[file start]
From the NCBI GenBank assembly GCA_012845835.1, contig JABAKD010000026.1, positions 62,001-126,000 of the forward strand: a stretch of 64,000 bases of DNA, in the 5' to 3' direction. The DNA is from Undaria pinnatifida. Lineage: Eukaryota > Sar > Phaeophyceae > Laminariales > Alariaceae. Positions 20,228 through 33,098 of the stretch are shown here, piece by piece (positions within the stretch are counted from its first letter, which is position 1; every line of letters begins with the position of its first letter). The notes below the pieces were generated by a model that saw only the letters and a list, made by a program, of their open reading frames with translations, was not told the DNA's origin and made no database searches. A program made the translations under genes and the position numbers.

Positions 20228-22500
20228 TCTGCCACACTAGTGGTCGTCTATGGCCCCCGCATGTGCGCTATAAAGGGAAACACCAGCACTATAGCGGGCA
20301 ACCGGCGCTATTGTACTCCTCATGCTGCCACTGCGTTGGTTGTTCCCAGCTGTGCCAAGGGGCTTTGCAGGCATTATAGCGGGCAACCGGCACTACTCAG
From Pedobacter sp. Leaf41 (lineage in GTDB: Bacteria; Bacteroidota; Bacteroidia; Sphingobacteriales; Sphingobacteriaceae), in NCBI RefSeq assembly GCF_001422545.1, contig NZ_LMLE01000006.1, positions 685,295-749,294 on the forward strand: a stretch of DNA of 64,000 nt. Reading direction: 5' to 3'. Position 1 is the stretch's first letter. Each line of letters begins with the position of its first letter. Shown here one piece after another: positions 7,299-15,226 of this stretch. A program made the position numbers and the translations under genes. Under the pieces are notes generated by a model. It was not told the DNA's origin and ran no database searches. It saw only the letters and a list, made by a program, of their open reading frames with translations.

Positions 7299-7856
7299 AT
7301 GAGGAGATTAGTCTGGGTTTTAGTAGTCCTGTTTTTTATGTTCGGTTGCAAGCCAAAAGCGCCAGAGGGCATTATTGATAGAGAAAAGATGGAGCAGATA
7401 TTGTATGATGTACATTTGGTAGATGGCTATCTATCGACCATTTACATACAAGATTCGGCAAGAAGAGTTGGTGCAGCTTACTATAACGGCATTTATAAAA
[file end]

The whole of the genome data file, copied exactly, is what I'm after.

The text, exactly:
From the NCBI GenBank assembly GCA_012845835.1, contig JABAKD010000026.1, positions 62,001-126,000 of the forward strand: a stretch of 64,000 bases of DNA, in the 5' to 3' direction. The DNA is from Undaria pinnatifida. Lineage: Eukaryota > Sar > Phaeophyceae > Laminariales > Alariaceae. Positions 20,228 through 33,098 of the stretch are shown here, piece by piece (positions within the stretch are counted from its first letter, which is position 1; every line of letters begins with the position of its first letter). The notes below the pieces were generated by a model that saw only the letters and a list, made by a program, of their open reading frames with translations, was not told the DNA's origin and made no database searches. A program made the translations under genes and the position numbers.

Positions 20228-22500
20228 TCTGCCACACTAGTGGTCGTCTATGGCCCCCGCATGTGCGCTATAAAGGGAAACACCAGCACTATAGCGGGCA
20301 ACCGGCGCTATTGTACTCCTCATGCTGCCACTGCGTTGGTTGTTCCCAGCTGTGCCAAGGGGCTTTGCAGGCATTATAGCGGGCAACCGGCACTACTCAG
From Pedobacter sp. Leaf41 (lineage in GTDB: Bacteria; Bacteroidota; Bacteroidia; Sphingobacteriales; Sphingobacteriaceae), in NCBI RefSeq assembly GCF_001422545.1, contig NZ_LMLE01000006.1, positions 685,295-749,294 on the forward strand: a stretch of DNA of 64,000 nt. Reading direction: 5' to 3'. Position 1 is the stretch's first letter. Each line of letters begins with the position of its first letter. Shown here one piece after another: positions 7,299-15,226 of this stretch. A program made the position numbers and the translations under genes. Under the pieces are notes generated by a model. It was not told the DNA's origin and ran no database searches. It saw only the letters and a list, made by a program, of their open reading frames with translations.

Positions 7299-7856
7299 AT
7301 GAGGAGATTAGTCTGGGTTTTAGTAGTCCTGTTTTTTATGTTCGGTTGCAAGCCAAAAGCGCCAGAGGGCATTATTGATAGAGAAAAGATGGAGCAGATA
7401 TTGTATGATGTACATTTGGTAGATGGCTATCTATCGACCATTTACATACAAGATTCGGCAAGAAGAGTTGGTGCAGCTTACTATAACGGCATTTATAAAA